Nokia shoots for the moon with NASA LTE award

Nokia plans to quite literally shoot for the moon, with its selection by NASA for a $14.1 million award to deploy the first 4G LTE communications system in space.

Nokia submitted a winning proposal to NASA’s “Tipping Point” solicitation for partners to develop technologies with the goal of sustainable human operations on the lunar surface by 2030. It’s part of NASA’s Artemis program, which plans to land two astronauts on the Moon in 2024, including the first woman.

Combined, the awards announced Wednesday total more than $370 million.

Marcus Weldon, CTO of Nokia and president of Nokia Bell Labs, tweeted that the company is going to build mobile ‘moon-comms’:

Bell Labs on Twitter disclosed some additional details about Nokia’s plan for a mission-critical LTE network on the Moon, inspired by terrestrial technology.

It will be working with partners at Houston-based Intuitive Machines, where the network would form “the critical communications fabric for data transmission applications,” according to Bell Labs. NASA awarded Intuitive Machines $41.6 million to develop a small, deployable hopper lander capable of carrying a 2.2-pound payload more than 1.5 miles, to access lunar craters and survey the lunar geography in high-resolution over a short distance.

Nokia’s data transmission communications would help that effort, including control of lunar rovers, real-time navigation of the Moon’s geography and stream high-definition video.  

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Since the network is mission critical, Nokia’s Bell Labs said it has been specifically designed to withstand the unique aspects of space including extreme temperature, radiation and vacuum conditions “as well as the sizable vibrational impact during launch and landing on the lunar surface.”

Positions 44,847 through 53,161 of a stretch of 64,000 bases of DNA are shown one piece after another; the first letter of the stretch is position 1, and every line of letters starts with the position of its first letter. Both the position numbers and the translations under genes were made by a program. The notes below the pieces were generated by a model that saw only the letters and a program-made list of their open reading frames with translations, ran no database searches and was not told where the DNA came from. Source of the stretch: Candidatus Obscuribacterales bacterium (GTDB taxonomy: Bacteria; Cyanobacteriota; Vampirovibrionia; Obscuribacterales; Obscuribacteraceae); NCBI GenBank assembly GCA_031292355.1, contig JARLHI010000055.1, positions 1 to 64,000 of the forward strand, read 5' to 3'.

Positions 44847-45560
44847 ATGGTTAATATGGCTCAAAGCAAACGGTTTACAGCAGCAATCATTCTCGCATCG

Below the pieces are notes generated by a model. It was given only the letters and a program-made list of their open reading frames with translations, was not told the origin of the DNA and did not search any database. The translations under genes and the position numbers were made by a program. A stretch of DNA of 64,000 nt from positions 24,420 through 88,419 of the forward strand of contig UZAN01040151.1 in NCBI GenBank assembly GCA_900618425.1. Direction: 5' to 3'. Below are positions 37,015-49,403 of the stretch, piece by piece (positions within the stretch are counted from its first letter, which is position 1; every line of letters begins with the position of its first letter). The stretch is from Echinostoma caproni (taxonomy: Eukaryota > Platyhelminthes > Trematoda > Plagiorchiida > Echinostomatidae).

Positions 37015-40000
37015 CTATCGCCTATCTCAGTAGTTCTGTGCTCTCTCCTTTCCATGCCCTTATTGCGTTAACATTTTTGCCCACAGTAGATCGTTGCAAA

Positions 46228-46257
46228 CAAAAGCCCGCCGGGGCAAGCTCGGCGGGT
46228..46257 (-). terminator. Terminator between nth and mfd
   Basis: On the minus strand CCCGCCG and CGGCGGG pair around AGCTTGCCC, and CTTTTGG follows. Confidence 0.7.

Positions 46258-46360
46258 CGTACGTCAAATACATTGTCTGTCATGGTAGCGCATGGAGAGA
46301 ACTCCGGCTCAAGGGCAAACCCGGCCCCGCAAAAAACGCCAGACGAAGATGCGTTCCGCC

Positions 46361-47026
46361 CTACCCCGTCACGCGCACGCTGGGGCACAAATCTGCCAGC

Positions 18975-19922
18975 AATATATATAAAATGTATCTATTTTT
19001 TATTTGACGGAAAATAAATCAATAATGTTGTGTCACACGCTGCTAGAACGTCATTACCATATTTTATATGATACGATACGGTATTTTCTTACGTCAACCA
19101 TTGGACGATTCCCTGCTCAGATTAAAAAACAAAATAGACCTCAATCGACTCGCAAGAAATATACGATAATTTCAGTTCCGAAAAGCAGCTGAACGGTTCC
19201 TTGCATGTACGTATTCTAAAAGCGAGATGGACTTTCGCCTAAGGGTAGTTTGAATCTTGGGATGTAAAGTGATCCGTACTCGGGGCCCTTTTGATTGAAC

It also “meets the stringent size, weight and power constraints of space payloads in the smallest possible form factor.”

Nokia’s plans apparently don’t stop at 4G LTE either, as Bell Labs said the deployment will evolve to 5G technologies.

NASA said its Space Technology Mission Directorate will negotiate with companies to award milestone-based firm fixed-priced contracts that can last up to five years. It also noted that each company has to contribute a minimum financial percent, based on its size, of the total project cost.

This is not Nokia’s first foray into lunar LTE. In early 2018, Vodafone Germany picked the vendor as its technology partner to develop a space-grade 4G network as part of work with Berlin-based PTScientists and Audi to achieve the first privately funded Moon landing.

Nokia’s work on that project was meant to create the lightest ever space-grade Ultra Compact Network, weighing around the same as a bag of sugar.

Vodafone at the time said testing suggested the 1800 MHz frequency band could be used for a base station to broadcast 4G to send back live HD video feed of the Moon’s surface.